Our How To guides are intended to make the dye process easy, from scouring your fibers to dyeing with an assortment of dyes. You can find other How To guides here.
What is Mordanting?
Mordanting is the most important process of preparing fibers to accept color. Using a mordant helps to ensure the most durable and long-lasting colors. With the exception of indigo (as a vat dye, it does not require a mordant), this is not an optional step.
Mordanting provides the dyer flexibility as fibers can be mordanted in advance, dried, and dyed later, or mordanted and dyed in one day. Drying and storing, or “curing” alum-mordanted fibers often results in deeper shades on wool and silk. If you are new to natural dyeing, we recommend starting with wool fiber as it is the easiest to dye.
(Check out our Q & A: Round Up of Mordanting + Scouring 101 here.)
Mordanting with tannin and alum
Aluminum sulfate is easy to use with minimal odor or wafting powder and dissolves easily. However, we recommend wearing a dust mask or respirator, gloves, and an apron with all powders as they can be irritating to the nose, throat, and skin. We strongly recommend adult supervision if working with children.
We also recommend that you keep dye tools and utensils separate from kitchen tools and work with plenty of ventilation. Aluminum sulfate may be safely disposed in a municipal water system by pouring down the drain. Do not dispose of in waterways or drains that flow into waterways.
You will need
- Tannin extract
- Aluminum sulfate
- Soda ash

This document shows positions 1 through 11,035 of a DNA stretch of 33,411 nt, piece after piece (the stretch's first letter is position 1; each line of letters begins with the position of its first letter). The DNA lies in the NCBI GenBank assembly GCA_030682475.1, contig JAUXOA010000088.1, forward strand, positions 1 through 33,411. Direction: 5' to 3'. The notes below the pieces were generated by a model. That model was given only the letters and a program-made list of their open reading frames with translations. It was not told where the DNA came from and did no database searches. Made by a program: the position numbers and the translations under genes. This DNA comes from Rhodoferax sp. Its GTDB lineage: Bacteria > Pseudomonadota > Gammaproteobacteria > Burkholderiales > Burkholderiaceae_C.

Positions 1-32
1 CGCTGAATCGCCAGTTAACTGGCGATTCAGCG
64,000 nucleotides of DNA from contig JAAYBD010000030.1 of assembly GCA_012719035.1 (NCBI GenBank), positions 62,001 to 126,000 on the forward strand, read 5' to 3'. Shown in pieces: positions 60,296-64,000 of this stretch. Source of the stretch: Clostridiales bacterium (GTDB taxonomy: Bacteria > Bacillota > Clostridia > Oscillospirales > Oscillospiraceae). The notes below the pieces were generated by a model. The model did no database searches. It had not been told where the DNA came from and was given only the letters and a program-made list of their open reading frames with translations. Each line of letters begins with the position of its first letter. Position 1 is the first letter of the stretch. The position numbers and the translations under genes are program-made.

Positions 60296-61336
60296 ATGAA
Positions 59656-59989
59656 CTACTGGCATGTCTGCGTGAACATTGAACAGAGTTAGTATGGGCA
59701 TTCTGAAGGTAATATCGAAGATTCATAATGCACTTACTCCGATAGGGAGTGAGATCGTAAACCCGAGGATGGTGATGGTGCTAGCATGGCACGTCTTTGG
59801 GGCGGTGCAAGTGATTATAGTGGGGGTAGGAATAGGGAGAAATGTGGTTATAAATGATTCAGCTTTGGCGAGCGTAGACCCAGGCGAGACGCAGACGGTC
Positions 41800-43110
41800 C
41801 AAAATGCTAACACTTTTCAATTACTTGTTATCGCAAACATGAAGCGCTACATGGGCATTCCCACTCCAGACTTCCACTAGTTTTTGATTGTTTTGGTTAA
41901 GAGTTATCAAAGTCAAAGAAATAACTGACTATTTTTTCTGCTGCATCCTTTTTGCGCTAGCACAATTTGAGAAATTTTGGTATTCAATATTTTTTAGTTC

- Containers to dissolve the tannin, aluminum sulfate, and soda ash in
- Two buckets or dye pots to mordant in
- Dye rings (if dyeing skeins of yarn)
This is a room temperature procedure but you do need very hot water to dissolve the tannin and the alum.
Before you start, weigh the dry fibers you want to mordant. Write down the weight of the fiber (WOF), and calculate 10% tannin of that weight.
Weigh the tannin and dissolve it in a cup with very hot water. It will be a murky tan color. Add this to a larger container that will comfortably hold your fibers, like a small bucket.
Fill the bucket with enough water so that the goods can move easily in the liquid. Wet your fibers first, then add them to this container and gently submerge them, pressing out air bubbles.
Let the fiber remain in the tannin liquid for at least 1 hour and as long as overnight. Rotate the goods in the tannin bath occasionally, keeping them submerged. This tannin bath can be reused – keep it covered and labeled in between uses.
Next, calculate 12% aluminum sulfate on the WOF, and measure and dissolve the aluminum sulfate in a cup with very hot water. It will appear clear. Calculate and measure 1.5% soda ash on the WOF and dissolve separately. Carefully add both ingredients to a separate container that will comfortably hold your fibers. The mixture will bubble vigorously so make sure you have enough headspace in the container for the reaction.
Fill the container with enough room temperature water so that the goods can move easily in the liquid and mix well. Add the tannin-soaked fibers (do not rinse beforehand) and gently submerge them, pressing out air bubbles.
Let the fiber remain in the aluminum sulfate liquid for 2 hours, or as long as overnight. This aluminum sulfate bath can be reused – keep it covered and labeled in between uses.
Once the fibers are mordanted, you may remove them from the aluminum sulfate mordant bath and dye them.
Reusing the bath to save water and mordant
Reuse aluminum sulfate baths at least twice. If you observe cloudiness or flakes floating in the bath, it is time to change it. Recharge the bath with 50% of the amount of required mordant, or 1 teaspoon per 100 grams of fiber for a 5% solution, or 2 teaspoons for a 10% solution.
Storing mordanted fibers
You may leave the fibers in the mordant solution overnight, then extract excess water and proceed to dyeing. Mordanted fibers may be stored damp in a plastic bag and refrigerated for 3-5 days and cured or aged, as this also seems to increase the depth of shade in the dyed fibers. For longer storage, mordanted fibers may be air dried and stored for future use. Label and store your mordanted fiber and keep it away from dust or dye powders, as it is vulnerable to staining.